Schools of Thought

A complementary double bill of David Hare’s new play South Downs and the Terrance Rattigan classic The Browning Version, first performed together at last year’s Chichester Festival.
David Hare’s new play South Downs opens with teacher Reverend Eric Dewley asking nervous schoolboy John Blakemore what he wanted to see him about, whereupon the latter announces he can’t tell him. This confuses the reverend; after all it was the boy who asked to see him? Such witty sleight of hand is very much the means by which Hare approaches what could otherwise be the too solemn or alternatively hysterical topic of growing up and questioning the accepted values.

It’s a two pronged attack- Blakemore is an unusual twitchy pupil who nonetheless speaks his mind, challenging the accepted arguments of the classroom. The play’s best scene has him calmly eviscerating booming poetry teacher Basil Spear’s theories with nothing more than pure reason. This approach of course makes him difficult to befriend and a quandary for the teachers. There is also Jeremy Duffield  an older prefect about to leave who has inundated the debating society with inflammatory subjects- which Dewley does not like one bit. Duffield is the most popular boy in school an appears to exert control, albeit a causal, negotiated one over the reverend. Therefore, in exchange for Duffield keeping an eye on Blakemore, the debates can go on.
The older and younger boy in effect think alike- but whereas Duffield has almost grown up kicking against 1950’s values, Blakemore will be part of the changes. Anyone expecting melodrama of the kind often employed in these sort of dramas will perhaps be disappointed by the play’s denouement. Best not to spoiler it, suffice to say it is an act of simple kindness from an unexpected source that fills Blakemore with a hint that perhaps his time will come. The play ends with him smiling slightly.
Making his professional debut as Blakemore, Alex Lawther achieves what will surely be seen as a definitive version of the role and is ably surrounded by the more experienced likes of Nicholas Farrell as the wry, puzzled Dewley, Jonathan Bailey as the confident radical Duffield. Anna Chancellor as his theatrical mother and Andrew Woodall as the combative poetry teacher Spear.    
South Downs has been written to replace Harlequinade, the short play traditionally mounted alongside the Terrance Rattigan classic The Browning Version but thought too unfunny and out of time to be revived for last year’s Chichester Festival. David Hare’s aim was to pen something similar but taking the pupil’s perspective (as The Browning Version is very much a view of teachers at public school). In every sense the result is a success with Hare’s dialogue getting right to the point and painting a portrait of the school as the pupils see it as well as offering a glimpse of the hopes that young people had in the early 1960s.  With minimal sets the focus remains on the words.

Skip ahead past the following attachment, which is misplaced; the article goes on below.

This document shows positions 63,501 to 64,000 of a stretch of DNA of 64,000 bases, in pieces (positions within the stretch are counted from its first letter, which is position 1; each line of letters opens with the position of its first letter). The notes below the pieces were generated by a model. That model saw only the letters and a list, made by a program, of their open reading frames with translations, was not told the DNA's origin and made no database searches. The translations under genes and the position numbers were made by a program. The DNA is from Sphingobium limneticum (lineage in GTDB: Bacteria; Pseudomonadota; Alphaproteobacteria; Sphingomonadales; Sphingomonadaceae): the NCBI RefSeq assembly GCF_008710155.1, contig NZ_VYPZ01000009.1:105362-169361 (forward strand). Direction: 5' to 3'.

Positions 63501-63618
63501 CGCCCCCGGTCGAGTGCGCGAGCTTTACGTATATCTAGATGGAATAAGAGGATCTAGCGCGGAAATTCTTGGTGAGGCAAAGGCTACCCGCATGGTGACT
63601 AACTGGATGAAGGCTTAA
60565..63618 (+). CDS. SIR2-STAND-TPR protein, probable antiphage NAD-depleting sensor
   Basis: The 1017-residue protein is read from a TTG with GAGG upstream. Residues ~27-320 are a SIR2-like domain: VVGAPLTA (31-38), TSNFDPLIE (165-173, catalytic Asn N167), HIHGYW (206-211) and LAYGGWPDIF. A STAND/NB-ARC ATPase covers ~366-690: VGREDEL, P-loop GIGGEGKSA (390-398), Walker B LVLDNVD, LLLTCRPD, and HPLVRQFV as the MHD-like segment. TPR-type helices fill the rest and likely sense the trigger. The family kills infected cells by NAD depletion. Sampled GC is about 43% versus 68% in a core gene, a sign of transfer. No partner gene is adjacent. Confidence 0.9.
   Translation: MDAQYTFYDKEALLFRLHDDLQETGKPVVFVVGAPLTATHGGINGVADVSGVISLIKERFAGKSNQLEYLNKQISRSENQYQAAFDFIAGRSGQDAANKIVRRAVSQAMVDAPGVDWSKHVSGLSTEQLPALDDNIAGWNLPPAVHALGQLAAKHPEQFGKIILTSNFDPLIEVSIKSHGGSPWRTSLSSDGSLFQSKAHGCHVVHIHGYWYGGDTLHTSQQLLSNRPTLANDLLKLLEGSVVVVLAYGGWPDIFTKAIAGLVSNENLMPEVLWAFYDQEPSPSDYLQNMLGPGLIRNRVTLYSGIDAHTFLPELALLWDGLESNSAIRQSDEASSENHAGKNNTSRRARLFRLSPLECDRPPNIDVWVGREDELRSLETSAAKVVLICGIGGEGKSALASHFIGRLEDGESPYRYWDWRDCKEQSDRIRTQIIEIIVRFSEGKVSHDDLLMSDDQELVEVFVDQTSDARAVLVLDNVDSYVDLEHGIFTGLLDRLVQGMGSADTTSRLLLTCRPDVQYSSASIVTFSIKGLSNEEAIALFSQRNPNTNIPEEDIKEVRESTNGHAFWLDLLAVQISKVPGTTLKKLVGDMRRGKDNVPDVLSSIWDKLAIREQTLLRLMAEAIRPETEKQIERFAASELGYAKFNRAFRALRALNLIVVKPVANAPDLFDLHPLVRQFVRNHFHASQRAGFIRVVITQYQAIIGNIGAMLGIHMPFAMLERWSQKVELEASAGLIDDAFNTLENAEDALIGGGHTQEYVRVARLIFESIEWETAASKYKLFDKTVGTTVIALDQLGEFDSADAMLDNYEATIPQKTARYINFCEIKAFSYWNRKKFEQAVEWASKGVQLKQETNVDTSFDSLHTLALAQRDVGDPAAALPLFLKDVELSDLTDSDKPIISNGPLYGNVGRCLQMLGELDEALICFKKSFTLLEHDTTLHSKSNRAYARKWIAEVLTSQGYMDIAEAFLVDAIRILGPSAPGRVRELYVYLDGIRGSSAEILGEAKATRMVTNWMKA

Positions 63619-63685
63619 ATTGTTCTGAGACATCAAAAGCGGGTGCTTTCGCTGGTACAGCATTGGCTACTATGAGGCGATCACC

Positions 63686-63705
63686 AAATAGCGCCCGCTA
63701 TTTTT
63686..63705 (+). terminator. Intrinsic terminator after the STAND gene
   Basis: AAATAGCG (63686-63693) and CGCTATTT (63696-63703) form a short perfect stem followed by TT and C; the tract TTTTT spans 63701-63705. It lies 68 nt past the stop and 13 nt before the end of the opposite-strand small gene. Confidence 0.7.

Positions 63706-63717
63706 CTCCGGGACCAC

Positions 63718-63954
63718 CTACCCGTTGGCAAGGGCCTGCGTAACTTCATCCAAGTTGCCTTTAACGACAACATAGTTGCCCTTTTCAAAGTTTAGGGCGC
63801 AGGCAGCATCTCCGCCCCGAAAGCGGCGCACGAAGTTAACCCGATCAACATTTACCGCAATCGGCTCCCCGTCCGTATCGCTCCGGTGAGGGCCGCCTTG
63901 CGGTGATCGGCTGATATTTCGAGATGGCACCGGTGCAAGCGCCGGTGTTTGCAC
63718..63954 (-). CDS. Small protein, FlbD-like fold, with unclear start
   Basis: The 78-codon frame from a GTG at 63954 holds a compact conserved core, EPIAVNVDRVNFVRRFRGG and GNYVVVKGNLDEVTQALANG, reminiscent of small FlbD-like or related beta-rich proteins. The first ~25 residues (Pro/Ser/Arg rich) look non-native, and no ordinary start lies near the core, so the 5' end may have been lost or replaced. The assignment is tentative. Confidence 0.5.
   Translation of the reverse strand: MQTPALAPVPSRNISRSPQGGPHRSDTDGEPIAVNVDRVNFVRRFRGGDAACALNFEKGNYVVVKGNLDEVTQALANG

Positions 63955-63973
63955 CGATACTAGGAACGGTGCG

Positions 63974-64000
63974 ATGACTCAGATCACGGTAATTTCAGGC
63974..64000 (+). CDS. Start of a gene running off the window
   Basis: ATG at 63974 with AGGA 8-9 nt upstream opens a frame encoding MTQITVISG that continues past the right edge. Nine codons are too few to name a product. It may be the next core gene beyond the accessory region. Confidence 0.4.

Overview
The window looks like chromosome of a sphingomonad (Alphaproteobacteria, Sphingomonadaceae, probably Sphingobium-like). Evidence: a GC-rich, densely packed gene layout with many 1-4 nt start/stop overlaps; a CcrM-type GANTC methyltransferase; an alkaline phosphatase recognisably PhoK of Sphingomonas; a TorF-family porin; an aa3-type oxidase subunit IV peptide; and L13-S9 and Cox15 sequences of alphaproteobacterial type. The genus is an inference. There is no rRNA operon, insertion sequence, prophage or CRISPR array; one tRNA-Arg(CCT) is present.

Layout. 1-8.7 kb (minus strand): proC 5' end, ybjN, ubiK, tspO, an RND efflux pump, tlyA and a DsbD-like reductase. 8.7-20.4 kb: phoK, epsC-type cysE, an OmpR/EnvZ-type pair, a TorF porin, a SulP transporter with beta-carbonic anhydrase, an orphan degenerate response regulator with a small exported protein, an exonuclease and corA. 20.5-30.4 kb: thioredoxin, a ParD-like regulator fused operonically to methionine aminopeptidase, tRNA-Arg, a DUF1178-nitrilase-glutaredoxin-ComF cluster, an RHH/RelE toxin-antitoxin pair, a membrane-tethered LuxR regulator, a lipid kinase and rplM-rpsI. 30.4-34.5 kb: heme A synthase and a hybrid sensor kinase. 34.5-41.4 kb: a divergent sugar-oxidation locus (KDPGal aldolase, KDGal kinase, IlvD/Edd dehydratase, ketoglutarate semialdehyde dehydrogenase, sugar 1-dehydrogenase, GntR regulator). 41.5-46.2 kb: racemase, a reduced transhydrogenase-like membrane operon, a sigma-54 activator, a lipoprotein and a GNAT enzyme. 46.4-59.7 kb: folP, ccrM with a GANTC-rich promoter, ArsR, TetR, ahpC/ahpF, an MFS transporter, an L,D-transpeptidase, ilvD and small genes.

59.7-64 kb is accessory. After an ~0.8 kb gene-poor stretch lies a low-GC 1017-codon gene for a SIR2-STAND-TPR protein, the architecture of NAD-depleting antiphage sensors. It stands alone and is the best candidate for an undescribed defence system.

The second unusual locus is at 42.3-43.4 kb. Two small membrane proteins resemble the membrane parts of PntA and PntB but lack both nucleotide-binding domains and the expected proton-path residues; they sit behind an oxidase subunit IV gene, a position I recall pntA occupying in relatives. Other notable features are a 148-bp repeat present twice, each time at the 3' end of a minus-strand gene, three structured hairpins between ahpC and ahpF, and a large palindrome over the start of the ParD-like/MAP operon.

Of course, The Browning Version is a classic, becoming further known through two film adaptations. Set entirely in one room, it tells of retiring classics teacher Andrew Crocker- Harris, whose decades of austere but well meaning lessons have earned him the dubious moniker “the Himmler of the lower fifth” and who is now being surrounded by younger teachers some of whom have succumbed to the charms of his bored wife Millie. It is a difficult part to play I’d imagine because to simply feel pity for Crocker- Harris would mean that Rattigan’s intent has gone only partially understood. The playwright’s complex examination of a man in a performance that last not much more than an hour remains masterful and Nicholas Farrell capture every nuance. Anna Chancellor, as Millie is equally good.
As various players come to visit on the teacher’s last day, it is a simple gift that proves the catalyst which unlocks Crocker Harris’ heart just a little, just for a moment. And it is that which also exposes his wife’s cruelty as she sabotages even that moment of gratitude. The reason the play remains so true is that there are probably millions of Crocker –Harris’ in all walks of life, cocooned by their choices, unable to feel appreciated even if they are.
 Together, and with their own separate directors, these plays have at their core an optimistic realism that makes them fascinating to observe and, more than that, to identify with.
South Downs / The Browning Version is playing at the Harold Pinter Theatre in London until July 2012.

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